This article from Vice describes a journalist's trouble spending a Chinese banknote that frightens nearly every person it's presented to.
I have a very special Chinese banknote. It’s only worth ten Yuan, but it might be the most precious object I own. The front of the note shows a drawing of the former leader of the Communist Party, Mao Zedong. Rumour has it, he spent every night with the young, virginal daughters of different farmers, because he believed popping cherries was the key to eternal youth. But that little factoid is not what makes this banknote so special. What’s special about my banknote is that in China – a country where everything is about money, money and more money – nobody accepts the damn thing. It’s practically worthless. And I now understand why.
At first sight, it was just an ordinary 10 Yuan. Mao, a small rose and the official logo of the Communist Party were on the front, while a charming Chinese mountain scene with rivers was on the back. But if you look closer, you’ll see the stamps. Amy pointed them out to me a few days after the incident. There were Chinese characters on the bill that didn’t belong there. “This is anti-Communist Party,” she said. “The note says you have to abandon the Party in order to be free.”
In China, protesting against the Chinese Communist Party (CCP) is dangerous – especially if you disrupt the public peace. And in China this is a pretty broad concept. Just take Weibo, the Chinese version of Twitter, for instance. If you are retweeted more than 500 times on Weibo with a message that the CCP deems inappropriate, you’ll end up spending years in prison. Every form of protest is suppressed and severely punished. And still, there I was with this banknote of ten Yuan in my hand telling me to leave the Party. How was this possible? In China, it was impossible to answer the question. Nobody wanted to discuss the bill with me. But the more people turned me down to talk about it, the more I wanted to solve the mystery of my strange banknote.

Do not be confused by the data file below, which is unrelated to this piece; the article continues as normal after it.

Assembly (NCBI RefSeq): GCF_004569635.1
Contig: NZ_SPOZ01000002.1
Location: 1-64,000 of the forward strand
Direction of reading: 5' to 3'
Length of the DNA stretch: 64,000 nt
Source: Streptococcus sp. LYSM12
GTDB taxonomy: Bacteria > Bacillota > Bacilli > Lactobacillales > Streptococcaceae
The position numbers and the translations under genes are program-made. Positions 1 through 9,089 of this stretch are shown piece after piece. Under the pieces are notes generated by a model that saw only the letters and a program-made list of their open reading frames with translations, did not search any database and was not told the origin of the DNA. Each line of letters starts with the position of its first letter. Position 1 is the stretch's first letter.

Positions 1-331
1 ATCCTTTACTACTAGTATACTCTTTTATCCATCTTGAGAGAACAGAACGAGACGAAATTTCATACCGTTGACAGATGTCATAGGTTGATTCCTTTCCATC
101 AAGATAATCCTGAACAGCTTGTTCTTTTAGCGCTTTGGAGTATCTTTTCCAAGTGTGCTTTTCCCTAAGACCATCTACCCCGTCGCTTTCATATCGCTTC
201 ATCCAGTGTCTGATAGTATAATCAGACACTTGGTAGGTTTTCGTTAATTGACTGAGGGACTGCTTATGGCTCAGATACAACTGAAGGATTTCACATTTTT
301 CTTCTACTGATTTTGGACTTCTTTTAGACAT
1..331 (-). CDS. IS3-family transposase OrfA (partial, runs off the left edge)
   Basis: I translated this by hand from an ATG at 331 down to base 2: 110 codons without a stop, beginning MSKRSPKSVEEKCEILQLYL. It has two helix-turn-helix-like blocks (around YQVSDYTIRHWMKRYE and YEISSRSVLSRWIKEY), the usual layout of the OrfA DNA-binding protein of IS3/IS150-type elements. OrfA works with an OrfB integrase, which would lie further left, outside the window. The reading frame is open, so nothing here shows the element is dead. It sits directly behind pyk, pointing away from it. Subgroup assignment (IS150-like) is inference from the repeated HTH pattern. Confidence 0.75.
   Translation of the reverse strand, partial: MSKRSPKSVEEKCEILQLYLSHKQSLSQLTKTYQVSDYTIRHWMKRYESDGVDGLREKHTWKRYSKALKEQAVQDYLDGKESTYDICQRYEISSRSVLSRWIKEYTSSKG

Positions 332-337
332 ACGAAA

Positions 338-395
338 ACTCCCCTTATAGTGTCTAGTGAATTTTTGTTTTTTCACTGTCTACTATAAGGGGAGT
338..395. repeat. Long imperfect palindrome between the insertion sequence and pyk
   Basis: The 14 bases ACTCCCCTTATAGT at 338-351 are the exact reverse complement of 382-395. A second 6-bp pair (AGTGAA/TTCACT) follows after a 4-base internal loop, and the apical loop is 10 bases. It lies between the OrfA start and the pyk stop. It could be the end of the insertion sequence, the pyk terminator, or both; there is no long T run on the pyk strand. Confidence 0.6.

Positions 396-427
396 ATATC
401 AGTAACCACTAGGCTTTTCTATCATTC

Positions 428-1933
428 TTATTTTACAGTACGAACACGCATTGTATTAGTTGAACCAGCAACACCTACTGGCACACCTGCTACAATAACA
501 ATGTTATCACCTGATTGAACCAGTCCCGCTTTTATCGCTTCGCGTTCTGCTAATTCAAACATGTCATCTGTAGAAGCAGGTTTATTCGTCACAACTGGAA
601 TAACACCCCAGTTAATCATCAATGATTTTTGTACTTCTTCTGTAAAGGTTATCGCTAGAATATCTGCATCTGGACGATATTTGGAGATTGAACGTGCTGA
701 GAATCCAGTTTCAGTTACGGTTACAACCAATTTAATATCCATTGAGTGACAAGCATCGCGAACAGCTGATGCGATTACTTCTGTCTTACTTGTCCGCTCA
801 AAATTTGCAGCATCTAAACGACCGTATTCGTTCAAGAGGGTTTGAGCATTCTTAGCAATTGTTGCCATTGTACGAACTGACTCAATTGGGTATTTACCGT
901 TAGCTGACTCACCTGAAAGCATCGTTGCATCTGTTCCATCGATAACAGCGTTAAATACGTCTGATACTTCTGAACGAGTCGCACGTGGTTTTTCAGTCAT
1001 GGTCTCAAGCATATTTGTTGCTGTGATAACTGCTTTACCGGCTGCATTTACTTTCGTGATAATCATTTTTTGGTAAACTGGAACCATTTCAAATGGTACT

After my trip in China, I travelled to the Netherlands. Although, I was finally beyond the reach of the CCP, I didn’t even know where to start in terms getting to the bottom of the banknote. So, I brought it with me to Amsterdam’s Chinatown to ask some Chinese-Dutch folks exactly what it means, hoping they’d spill the beans or point me in the right direction.
On a rainy day, after cowardly passing by ten times or so, I stepped into a Chinese acupuncturist’s office. Behind the counter, I found a man who was about 40 years old, sporting a white coat. I told him my story – that a restaurant in China wouldn’t accept my banknote and that I had no idea why. The man grabbed the note from me and analysed its front and back. Then he glared at me and threw the bill in my face. “This is not good,” he said. “This is a bad movement against the Chinese Communist Party. This is Falun Gong. This is not good at all.” That’s the only thing he would to say about it. Before it got too awkward, I quickly thanked him and ran out of the store.
I finally found someone willing to openly discuss my strange Chinese currency – sinologist Stefan Landsberger from Leiden University translated the stamp on the bill in the following way:
How many prophets have warned
Humanity knows great decay
Retreat from the ranks and levels of the Chinese Communist Party
And wait for the moment till the Great Law will guard peace
The note that I intercepted was printed in 2005. It has, including the stamp, been able to circulate among the people of China for a maximum of nine years, without the CCP ever finding out about it. The most recent stamped bills were printed in 2011. I wonder if still, somewhere in a secret place in China, someone is stamping banknotes with Mao, a rose, a charming Chinese mountain scenery and a bold protest slogan.
To read the complete article, see:
I Have a Chinese Banknote That Everyone in China Is Scared of
Wayne Homren, Editor
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